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The Proposalspacer
The Proposal. November 1934

Beatrice sat gazing in the mirror as she applied a dash of lipstick. A feeling of wellbeing flowed through her veins. Her life had taken on a new meaning these past three months. Until now, nursing had been the love of her life, but recently another much stronger love had taken over, a love in the form of a gentle Scotsman; her ex patient whom she now called Bill. No longer did she miss the taunting of her dad and brother Peter when she dabbed on her lipstick and face powder, ready for a date.
Instead she now applied it with a definite purpose.

She was off duty today and Bill was taking her on a picnic, to be followed by a trip to the cinema. Her bobbed hair, brushed vigorously until it gleamed, remained unruffled as she pulled on her favourite dress. The dress was made out of tan crepe de chine, a material that clung softly against her body. She loved the cool feel of the blousy sleeves and the swirl of the full skirt that barely covered her knees. Her mirror image smiled back at her as she danced a few steps in her matching single strap, tan coloured court shoes.

Not a suitable outfit for a picnic, she could hear her mother snap. But she didn’t care one iota. Bill would call her his bobby dazzler so nothing else mattered.

The day was perfect, just not enough hours to enjoy. Beatrice had to return to her quarters sooner than she would have wished, as she was on an early shift next morning. She knew the penalty was instant dismissal if student nurses were caught entertaining boyfriends in their rooms, so she stood on tiptoe to give Bill a soft, lingering goodnight kiss.

But just as he bent down to meet her lips, he reactively pulled back and quite out of the blue said in his broadest Scottish, ‘Ginger?’

Beatrice wondered what was coming as he only used this term of endearment for her on special occasions.

‘Ginger, have you told your parents we are getting wed?’

Beatrice was shocked.

‘Of course I haven’t you silly old thing. You haven’t asked me yet.’

‘Well you don’t think I have been taking you out all these weeks for nothing do you?’

And so, following Dad’s unorthodox proposal, the battle of getting parental consent began, even though Mum was nearing twenty five years old.

She never spoke much in detail to me about this particular period of her life, but I have no doubt she initially met stormy opposition as she was marrying out of the faith. The wedding was eventually arranged to take place ten months after dad ‘popped the question’.

They married in a place called Firozpur, an inland town near Lahore, which as far as I am aware had never been the hometown of the Mason family. Dad refused point blank to change his religion, but in order to wed, he conceded to the pressure of the Church and made a vow to bring up any children born of this union as Catholics. Because he refused to convert himself, he told me he was not allowed near the altar during the ceremony and was treated as a total outsider.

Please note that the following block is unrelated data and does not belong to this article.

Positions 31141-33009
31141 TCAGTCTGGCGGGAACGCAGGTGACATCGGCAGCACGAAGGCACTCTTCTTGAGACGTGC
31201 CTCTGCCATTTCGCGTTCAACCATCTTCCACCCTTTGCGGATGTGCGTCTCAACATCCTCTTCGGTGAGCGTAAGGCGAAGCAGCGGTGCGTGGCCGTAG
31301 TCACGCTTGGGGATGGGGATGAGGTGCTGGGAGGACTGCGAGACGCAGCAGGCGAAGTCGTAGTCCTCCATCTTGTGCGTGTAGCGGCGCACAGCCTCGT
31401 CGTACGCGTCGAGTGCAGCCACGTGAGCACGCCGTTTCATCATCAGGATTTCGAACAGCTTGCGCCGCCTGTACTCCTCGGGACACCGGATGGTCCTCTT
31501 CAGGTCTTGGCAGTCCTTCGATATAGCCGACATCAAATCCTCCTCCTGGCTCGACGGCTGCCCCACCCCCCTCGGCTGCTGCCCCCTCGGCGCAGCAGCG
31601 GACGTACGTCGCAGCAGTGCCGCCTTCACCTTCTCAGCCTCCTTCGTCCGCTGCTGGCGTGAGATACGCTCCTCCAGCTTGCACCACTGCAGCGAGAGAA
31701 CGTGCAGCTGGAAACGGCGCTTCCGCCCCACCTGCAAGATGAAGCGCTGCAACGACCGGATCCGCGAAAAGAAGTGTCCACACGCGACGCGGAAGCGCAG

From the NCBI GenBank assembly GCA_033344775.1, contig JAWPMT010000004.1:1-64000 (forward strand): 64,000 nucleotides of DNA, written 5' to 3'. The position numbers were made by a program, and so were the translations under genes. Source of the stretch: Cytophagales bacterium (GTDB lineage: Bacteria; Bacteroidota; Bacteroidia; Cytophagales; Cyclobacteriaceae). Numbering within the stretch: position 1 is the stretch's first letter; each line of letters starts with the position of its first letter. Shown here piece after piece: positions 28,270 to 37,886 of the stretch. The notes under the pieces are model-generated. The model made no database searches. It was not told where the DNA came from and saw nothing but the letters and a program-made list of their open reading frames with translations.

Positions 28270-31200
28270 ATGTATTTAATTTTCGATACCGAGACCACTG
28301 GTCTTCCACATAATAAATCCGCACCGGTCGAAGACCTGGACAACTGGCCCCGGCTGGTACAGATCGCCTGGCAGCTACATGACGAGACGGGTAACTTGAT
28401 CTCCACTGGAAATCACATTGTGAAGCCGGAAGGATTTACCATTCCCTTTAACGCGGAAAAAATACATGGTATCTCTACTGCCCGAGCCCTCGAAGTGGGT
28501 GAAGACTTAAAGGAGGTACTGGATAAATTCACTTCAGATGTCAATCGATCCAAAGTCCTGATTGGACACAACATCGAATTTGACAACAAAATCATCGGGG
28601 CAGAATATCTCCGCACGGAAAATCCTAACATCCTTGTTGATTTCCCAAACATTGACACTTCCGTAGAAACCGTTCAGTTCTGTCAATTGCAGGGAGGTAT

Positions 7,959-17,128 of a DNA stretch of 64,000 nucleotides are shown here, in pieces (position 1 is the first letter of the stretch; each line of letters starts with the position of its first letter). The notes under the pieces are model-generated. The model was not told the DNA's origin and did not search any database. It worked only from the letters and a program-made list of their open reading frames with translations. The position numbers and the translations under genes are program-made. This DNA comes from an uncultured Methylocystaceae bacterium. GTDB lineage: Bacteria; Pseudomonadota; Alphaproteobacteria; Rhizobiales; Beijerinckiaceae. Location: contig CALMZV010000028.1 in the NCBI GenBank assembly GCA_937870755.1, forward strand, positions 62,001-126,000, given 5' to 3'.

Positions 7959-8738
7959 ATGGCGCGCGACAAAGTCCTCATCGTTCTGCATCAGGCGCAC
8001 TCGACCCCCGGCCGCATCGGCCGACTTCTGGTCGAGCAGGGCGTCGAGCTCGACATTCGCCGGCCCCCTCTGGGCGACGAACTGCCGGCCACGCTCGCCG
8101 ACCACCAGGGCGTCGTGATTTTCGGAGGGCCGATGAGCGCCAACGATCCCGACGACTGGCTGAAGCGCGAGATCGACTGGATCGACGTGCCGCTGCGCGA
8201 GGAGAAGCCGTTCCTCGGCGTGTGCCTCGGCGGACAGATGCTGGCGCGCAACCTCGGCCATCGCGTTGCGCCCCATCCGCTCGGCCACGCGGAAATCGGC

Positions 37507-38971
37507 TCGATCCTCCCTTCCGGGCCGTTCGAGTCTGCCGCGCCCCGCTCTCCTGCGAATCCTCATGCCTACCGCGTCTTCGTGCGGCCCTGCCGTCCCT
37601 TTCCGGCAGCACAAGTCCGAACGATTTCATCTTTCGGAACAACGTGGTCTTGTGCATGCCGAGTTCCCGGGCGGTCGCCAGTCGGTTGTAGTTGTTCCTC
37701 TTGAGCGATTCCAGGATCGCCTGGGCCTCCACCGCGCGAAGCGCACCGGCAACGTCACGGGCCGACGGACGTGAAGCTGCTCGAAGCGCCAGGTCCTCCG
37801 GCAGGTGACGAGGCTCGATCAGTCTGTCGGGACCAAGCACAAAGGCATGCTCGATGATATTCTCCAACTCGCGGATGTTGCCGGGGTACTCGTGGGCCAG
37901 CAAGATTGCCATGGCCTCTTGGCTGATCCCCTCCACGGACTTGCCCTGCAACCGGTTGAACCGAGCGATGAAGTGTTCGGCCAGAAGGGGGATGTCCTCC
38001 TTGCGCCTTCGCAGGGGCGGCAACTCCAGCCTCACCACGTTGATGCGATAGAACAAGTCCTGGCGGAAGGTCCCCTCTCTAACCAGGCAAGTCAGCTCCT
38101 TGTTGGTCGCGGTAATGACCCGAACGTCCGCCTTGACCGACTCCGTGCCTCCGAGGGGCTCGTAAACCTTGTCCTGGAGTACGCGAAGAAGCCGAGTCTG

William Turnbull Lowey, born Greenock Scotland on 15th October 1908 married Beatrice Mary Mason, born Meerut India on 26th March 1910 at Firozpur India on 7th September 1935.

The Roman Catholic wedding took place at 11.00a.m.

The bride wore a full length plain white dress and a veil intertwined with orange blossom.
The groom wore an off white tussah silk suit.

The bride was given away by her father.

camera Pic 1. The Wedding day Group Photo
Pic 2. The Happy Couple

Her seventeen year old brother Basil was best man. Her other brothers did not attend. Michael was at school. John Bill and Peter were in the army somewhere on the North West Frontier.

Also in attendance were the bride’s mother and a couple of male work colleagues of the groom.

No other family members were there, nor were nurses Jean Waterloo and Pearl Pedroza.

A small reception was held. Wine cake and sandwiches were served.

Wedding Presents. Mum remembers receiving a bed cover, a quilt, a recipe book from Aunt Aggie, a set of fish knives and forks from a casual friend and money from her parents.

Suttee: How different Mum’s wedding was to the colourful Hindu weddings and practices of that time. She once told me that she had stood on the bank of the Ganges several times and seen a young Hindu widow throw herself as a sacrifice on her late husband’s funeral pyre.

It is hard to think these victims were not much more than children, having been married of to men many years older than themselves.

The Hindus had a different word for the act (prasati) and the victim (sati), but in common European usage suttee means both act and victim. Suttee was first recorded in the third century B.C; it became illegal in 1829, but clearly carried on for many years.

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The Story of Beatrice Mary Mason. Written by F. J. Louis | Copyright © 2009